Staff: (1 star)
More than anything else, I felt the resort was short staffed. Perhaps it had to do with easter week, but the staff seemed always rushed, had a "I'm busy" frown, they were never impolite never rude just not very warm. Don't think I saw very many smiles from the staff. The shortage was felt most acutely in the dining room and the snack hut. Periodically there were long lines. When the supplies ran short, the cook was running to get the supplies as well as trying to manage the orders from people waiting. In late afternoons, the snack hut was busy with people waiting for pizza and there was only one cook. Also the age group for majority of staff seemed to be in 50s. hmmmm

Suggestions to the Resort:
1. They really need to work on the quantity and quality of the staff. With more staff, perhaps the pressure on the existing staff will ease. If the staff is more relaxed the guests will feel more relaxed too. With younger staff, perhaps there will be more activities and overall energy at the resort to engage guests.

2.They need to organize more day time activities such as morning and evening yoga, dance classes for adults and kids, some board games, beach side games, family group activites etc. to engage the guests more.

 3. Improve the quality of the various dining options, especially the buffet menus, and the snacks and drinks available. They should make the quality of the food served in reservation only restaurant a bit more gourmet.

Aruba - One Happy Island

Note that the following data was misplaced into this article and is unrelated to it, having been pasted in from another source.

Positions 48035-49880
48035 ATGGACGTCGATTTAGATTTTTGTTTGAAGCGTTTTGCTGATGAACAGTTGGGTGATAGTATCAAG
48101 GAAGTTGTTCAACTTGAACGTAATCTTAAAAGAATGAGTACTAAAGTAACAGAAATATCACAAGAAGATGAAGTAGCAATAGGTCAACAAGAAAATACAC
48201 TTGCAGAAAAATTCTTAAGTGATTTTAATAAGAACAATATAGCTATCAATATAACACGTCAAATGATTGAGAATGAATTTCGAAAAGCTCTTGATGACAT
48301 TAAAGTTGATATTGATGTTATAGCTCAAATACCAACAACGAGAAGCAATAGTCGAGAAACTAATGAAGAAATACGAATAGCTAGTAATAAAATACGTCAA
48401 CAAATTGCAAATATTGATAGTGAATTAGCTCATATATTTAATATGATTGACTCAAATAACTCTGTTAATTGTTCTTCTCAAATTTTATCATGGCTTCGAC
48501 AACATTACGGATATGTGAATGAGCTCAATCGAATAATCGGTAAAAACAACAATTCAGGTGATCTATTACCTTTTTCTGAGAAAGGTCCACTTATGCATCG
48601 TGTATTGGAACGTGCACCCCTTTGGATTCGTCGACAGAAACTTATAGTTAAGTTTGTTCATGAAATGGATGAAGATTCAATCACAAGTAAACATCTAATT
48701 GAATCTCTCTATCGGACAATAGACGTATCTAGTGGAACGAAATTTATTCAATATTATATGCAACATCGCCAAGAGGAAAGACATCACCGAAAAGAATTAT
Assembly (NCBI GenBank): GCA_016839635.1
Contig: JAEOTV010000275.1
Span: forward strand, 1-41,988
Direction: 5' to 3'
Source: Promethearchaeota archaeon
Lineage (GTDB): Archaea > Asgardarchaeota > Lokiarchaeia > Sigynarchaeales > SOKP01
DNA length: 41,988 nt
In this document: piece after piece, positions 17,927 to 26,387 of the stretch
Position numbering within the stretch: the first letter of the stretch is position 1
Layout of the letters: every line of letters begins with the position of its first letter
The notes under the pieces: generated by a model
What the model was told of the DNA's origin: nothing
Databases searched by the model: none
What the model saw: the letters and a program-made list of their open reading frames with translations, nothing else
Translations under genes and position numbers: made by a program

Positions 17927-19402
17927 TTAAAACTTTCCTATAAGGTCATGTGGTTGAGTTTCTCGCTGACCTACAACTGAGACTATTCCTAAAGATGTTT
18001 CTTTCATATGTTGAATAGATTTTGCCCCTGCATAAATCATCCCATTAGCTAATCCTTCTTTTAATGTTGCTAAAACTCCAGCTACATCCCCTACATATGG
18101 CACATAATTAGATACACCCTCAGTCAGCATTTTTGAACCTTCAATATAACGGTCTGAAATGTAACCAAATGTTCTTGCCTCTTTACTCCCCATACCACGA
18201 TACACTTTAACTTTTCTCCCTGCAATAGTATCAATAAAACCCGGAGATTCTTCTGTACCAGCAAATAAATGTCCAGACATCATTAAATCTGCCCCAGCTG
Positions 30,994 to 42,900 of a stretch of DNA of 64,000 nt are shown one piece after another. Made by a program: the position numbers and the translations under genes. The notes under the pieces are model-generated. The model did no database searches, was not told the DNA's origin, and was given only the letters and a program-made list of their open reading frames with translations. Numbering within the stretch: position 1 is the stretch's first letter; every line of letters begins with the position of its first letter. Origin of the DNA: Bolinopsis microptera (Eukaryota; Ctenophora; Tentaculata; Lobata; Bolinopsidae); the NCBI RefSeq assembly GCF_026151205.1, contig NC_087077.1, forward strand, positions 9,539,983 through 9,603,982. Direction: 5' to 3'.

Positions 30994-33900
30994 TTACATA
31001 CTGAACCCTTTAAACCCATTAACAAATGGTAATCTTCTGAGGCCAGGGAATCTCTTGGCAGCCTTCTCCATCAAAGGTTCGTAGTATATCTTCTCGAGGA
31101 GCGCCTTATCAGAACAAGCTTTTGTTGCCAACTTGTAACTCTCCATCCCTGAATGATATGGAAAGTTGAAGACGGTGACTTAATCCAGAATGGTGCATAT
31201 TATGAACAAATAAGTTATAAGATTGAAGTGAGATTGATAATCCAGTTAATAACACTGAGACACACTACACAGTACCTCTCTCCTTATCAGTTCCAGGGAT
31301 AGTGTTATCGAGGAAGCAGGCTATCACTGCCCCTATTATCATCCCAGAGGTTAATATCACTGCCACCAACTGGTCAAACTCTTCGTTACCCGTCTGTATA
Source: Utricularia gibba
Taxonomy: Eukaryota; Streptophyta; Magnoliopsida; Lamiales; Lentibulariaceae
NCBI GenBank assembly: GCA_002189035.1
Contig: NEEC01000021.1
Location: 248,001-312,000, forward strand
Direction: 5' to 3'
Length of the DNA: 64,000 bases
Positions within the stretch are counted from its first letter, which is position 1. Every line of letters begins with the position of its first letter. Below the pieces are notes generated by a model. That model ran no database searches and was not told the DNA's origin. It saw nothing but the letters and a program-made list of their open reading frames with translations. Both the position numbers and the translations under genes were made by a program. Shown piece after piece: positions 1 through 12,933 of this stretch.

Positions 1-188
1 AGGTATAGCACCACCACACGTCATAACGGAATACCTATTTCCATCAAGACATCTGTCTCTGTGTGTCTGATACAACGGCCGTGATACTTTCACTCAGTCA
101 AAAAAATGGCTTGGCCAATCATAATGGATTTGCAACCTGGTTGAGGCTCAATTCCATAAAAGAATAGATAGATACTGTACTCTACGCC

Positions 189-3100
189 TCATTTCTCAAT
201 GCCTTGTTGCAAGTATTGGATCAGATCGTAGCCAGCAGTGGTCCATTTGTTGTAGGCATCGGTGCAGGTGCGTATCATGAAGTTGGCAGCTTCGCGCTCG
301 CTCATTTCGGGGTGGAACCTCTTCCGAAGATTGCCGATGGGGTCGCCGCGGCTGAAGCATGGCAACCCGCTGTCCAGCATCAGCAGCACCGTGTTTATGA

"Palm trees, the cool ocean breeze,
salty air, and the sun kissed hair,
That endless summer, its all there." (unknown)

ahh the palm trees and the cool ocean breeze
The one thing I absolutely loved about Aruba was its most wonderful cool ocean breeze. This cozy beautiful island which is about 15 miles from Venezuela in the southern Carribean sea and outside the tropical hurricane belt is a perfect tourist haven.
Divi Tree
the arid country side

It has hot hot sun made bearable by the constant cool breeze, no rain, no humidity, gorgeous white sand beaches, and a very laid back island atmosphere. You can go from one end of the island to the other and see just about everything there is to see on the island in one whole day. The vegetation is quite sparse and arid. While the island is known worldwide for its Divi trees, most of the native vegetation seems to be cactii, aloe vera and tumbleweed trees. We saw only two Divi trees our entire trip. In residential and resort areas, we saw coconut palm, mango, Poinsettia, Hibiscus, Bougainvillea, and a few others. If you are looking for a lush green island, this is not it. There were no signs of poverty, and generally it seemed the island was very well maintained and clean.

Most resorts and most of the popular attractions are located on the north to north west end of the island, and much of it in and around the capital city of Oranjestad. Most of the smaller, low rise all inclusive resorts are located on the Eagle beach (ranked #2 among the world's best beaches) just north of Oranjestad. The larger, newer and high rise resorts are a bit further north on the Palm beach.